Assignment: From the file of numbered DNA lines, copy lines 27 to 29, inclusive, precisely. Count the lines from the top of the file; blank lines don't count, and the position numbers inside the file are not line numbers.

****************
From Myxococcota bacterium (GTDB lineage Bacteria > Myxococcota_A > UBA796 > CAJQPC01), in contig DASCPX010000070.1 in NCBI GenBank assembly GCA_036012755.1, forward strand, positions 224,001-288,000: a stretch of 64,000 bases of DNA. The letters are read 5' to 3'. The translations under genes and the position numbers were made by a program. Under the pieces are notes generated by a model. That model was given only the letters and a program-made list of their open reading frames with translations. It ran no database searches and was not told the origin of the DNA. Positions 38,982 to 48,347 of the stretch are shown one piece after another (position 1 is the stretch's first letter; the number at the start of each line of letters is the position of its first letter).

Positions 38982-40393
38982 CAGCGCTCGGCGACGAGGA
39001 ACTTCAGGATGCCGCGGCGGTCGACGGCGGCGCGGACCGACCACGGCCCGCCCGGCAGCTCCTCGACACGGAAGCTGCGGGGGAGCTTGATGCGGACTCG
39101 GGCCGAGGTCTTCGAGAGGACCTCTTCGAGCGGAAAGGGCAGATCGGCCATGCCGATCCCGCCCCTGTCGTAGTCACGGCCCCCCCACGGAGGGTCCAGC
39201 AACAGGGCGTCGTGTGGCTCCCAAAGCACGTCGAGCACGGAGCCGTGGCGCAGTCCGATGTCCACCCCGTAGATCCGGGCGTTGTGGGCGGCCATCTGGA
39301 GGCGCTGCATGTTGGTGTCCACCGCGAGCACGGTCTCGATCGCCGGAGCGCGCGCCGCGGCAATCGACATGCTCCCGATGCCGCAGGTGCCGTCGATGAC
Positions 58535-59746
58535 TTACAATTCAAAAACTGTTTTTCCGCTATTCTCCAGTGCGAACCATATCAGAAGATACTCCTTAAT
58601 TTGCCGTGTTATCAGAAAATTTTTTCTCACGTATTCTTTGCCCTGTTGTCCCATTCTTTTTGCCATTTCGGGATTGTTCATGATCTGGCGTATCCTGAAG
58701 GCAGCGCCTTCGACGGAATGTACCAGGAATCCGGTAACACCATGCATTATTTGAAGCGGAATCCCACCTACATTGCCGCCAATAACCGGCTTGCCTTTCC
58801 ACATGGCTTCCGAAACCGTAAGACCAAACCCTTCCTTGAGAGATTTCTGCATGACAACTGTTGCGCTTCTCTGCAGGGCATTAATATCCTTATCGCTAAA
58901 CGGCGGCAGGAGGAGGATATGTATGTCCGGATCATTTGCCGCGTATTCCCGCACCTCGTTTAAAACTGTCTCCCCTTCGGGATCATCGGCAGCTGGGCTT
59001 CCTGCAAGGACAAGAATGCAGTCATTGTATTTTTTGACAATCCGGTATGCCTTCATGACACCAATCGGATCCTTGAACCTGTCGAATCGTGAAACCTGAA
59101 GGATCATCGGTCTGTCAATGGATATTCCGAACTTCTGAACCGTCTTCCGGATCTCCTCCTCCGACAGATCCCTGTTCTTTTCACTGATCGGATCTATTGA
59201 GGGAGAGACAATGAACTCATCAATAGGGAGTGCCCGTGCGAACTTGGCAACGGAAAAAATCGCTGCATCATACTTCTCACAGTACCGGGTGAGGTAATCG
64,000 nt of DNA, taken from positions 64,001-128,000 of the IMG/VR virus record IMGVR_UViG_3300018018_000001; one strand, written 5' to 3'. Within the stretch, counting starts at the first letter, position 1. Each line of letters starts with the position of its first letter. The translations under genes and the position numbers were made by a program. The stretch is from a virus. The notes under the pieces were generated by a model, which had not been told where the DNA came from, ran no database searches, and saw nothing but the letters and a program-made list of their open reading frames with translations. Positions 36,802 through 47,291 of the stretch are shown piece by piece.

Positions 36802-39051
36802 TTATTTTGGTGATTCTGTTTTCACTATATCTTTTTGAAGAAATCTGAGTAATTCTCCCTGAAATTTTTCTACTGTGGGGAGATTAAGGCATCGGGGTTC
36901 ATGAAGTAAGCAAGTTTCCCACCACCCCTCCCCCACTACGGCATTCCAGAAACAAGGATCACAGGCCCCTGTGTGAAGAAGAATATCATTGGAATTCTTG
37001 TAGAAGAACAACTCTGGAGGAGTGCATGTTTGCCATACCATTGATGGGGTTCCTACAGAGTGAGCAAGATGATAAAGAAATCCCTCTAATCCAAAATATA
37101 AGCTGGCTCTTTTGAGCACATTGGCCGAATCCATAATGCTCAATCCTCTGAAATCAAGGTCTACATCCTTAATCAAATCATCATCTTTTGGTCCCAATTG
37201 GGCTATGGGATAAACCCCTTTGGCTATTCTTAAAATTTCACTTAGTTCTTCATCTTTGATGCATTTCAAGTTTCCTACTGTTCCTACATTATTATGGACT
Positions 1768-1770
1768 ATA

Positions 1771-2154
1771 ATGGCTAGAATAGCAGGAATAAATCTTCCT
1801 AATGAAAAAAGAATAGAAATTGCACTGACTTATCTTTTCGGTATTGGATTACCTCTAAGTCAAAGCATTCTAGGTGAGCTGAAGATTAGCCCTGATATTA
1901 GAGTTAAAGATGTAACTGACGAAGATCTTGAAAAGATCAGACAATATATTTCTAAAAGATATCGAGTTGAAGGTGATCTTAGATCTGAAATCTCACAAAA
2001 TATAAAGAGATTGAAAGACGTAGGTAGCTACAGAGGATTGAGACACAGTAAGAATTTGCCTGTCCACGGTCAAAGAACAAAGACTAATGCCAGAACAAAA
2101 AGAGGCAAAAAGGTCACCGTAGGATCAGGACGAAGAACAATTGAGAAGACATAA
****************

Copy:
1771 ATGGCTAGAATAGCAGGAATAAATCTTCCT
1801 AATGAAAAAAGAATAGAAATTGCACTGACTTATCTTTTCGGTATTGGATTACCTCTAAGTCAAAGCATTCTAGGTGAGCTGAAGATTAGCCCTGATATTA
1901 GAGTTAAAGATGTAACTGACGAAGATCTTGAAAAGATCAGACAATATATTTCTAAAAGATATCGAGTTGAAGGTGATCTTAGATCTGAAATCTCACAAAA